Late last year, in the wake of a Chinese state-owned pork company’s controversial takeover of US-based Smithfield, Mother Jones magazine posed a provocative question: Since US pork production costs are below China’s, and China’s meat consumption was growing fast, did the deal mean that the US was becoming China’s factory farm?
As China’s appetite for imported food grows, that question is being asked about much more than pigs, and much farther afield that just the US, as producers face the threat of growing environmental problems as they attempt to satisfy Chinese demand.
High production targets based on exports to China have raised fears for Scotland’s salmon farmers, because environmental rules designed to protect the industry might have to be weakened to meet production increases of 32% over the next six years, which would be needed to yield promised exports to China. Scotland’s salmon farms have already been plagued with outbreaks of sea lice and are prone to accidentally releasing fish into the wild.
On the other side of the world, in New Zealand, China’s consumption of dairy products has been a huge boon to the economy. Dairy and forestry products contributions to GDP grew four-fold (pdf., page 3) largely thanks to China. But once again, the industry’s plans to keep up with China’s future demands is raising concerns. One proposal from dairy giant Fonterra, New Zealand’s largest company, is to put New Zealand’s famously grass fed, free range cattle into “indoor housing”—essentially creating factory farms where none had existed before.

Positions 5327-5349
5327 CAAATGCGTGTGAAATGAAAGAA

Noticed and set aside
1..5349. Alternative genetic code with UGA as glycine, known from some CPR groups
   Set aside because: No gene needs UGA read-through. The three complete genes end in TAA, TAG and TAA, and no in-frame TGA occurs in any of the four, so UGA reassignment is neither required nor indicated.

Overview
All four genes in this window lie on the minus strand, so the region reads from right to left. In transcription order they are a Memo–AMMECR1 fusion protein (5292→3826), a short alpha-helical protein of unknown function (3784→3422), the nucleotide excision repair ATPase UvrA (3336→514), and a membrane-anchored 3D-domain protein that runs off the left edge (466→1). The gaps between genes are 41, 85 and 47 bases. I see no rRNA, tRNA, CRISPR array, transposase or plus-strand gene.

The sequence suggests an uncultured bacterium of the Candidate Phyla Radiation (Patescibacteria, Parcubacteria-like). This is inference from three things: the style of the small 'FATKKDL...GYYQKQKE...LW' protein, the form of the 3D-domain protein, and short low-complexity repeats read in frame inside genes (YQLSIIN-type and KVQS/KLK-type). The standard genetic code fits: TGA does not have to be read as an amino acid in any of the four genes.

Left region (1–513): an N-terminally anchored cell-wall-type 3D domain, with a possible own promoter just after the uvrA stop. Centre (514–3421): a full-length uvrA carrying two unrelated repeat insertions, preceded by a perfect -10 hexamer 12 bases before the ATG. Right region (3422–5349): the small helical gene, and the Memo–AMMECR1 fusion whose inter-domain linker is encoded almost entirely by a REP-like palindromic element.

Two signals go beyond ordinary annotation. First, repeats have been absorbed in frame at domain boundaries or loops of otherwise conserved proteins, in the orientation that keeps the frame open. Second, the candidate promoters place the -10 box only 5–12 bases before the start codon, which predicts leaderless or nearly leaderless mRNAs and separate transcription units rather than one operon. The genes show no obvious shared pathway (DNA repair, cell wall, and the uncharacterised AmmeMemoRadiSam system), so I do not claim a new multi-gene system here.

How nations balance the economical benefit of growing food for China with the potential environmental effects will only become a more pressing question in years to come.
China’s appetite for foreign-produced food continues to grow, as its companies have embarked on a string of successful overseas food acquisitions, including a New Zealand dairy farm, an Isreali packaged food company, and last year’s blockbuster acquisition of Smithfield. Recent trade agreements mean that China will soon get an influx of cherries from British Columbia and sausage and ham from France. Faced with a dearth of arable land to feed its vast population, China’s corn and wheat imports are also increasing.
China’s wealthy middle and upper classes are driving much of this demand, but so is a reduced ability to grow food in China. About 20% of China’s agricultural land is already polluted, rivers are drying up or being diverted for industrial use, and these problems are only getting worse.
“Can the world feed China?” the Earth Policy Institute’s Lester Brown recently asked, a follow-up to the his essay (“Who will feed China“) that is credited with sparking Beijing’s agricultural reforms 19 years ago. China’s grain consumption is growing by 17 million tons a year (about two-thirds of the entire grain production of Australia), he notes, thanks to China’s population “moving up the food chain and consuming more grain-based meat, milk, and eggs.”
By 2030, China will import almost one-third of all food available in the world, the Economist Intelligence Unit recently predicted, up from 4 per cent in 2007.
While the vision of an entire world that has become China’s factory farm is certainly terrifying, the reality up until now has been a lot less scary. At least so far, China’s increased appetite for imported foods appears to have helped local economies, without starving local populations or causing widespread environmental degradation.
China’s recent embrace of olive oil, for example, was a welcome change for Mediterranean nations, where olive oil prices plummeted in 2012 because of the weak EU economy and a bumper Spanish crop. Because China does not grow any olive oil of its own, imports have tripled between 2009 and 2013 to 43,000 metric tons, which helped support global olive oil prices last year. China’s consumption is still relatively small, particularly when viewed next to the world’s largest food importing country, the US. China imported just 14% of the 290,000 metric tons of olive oil the US imported in 2013.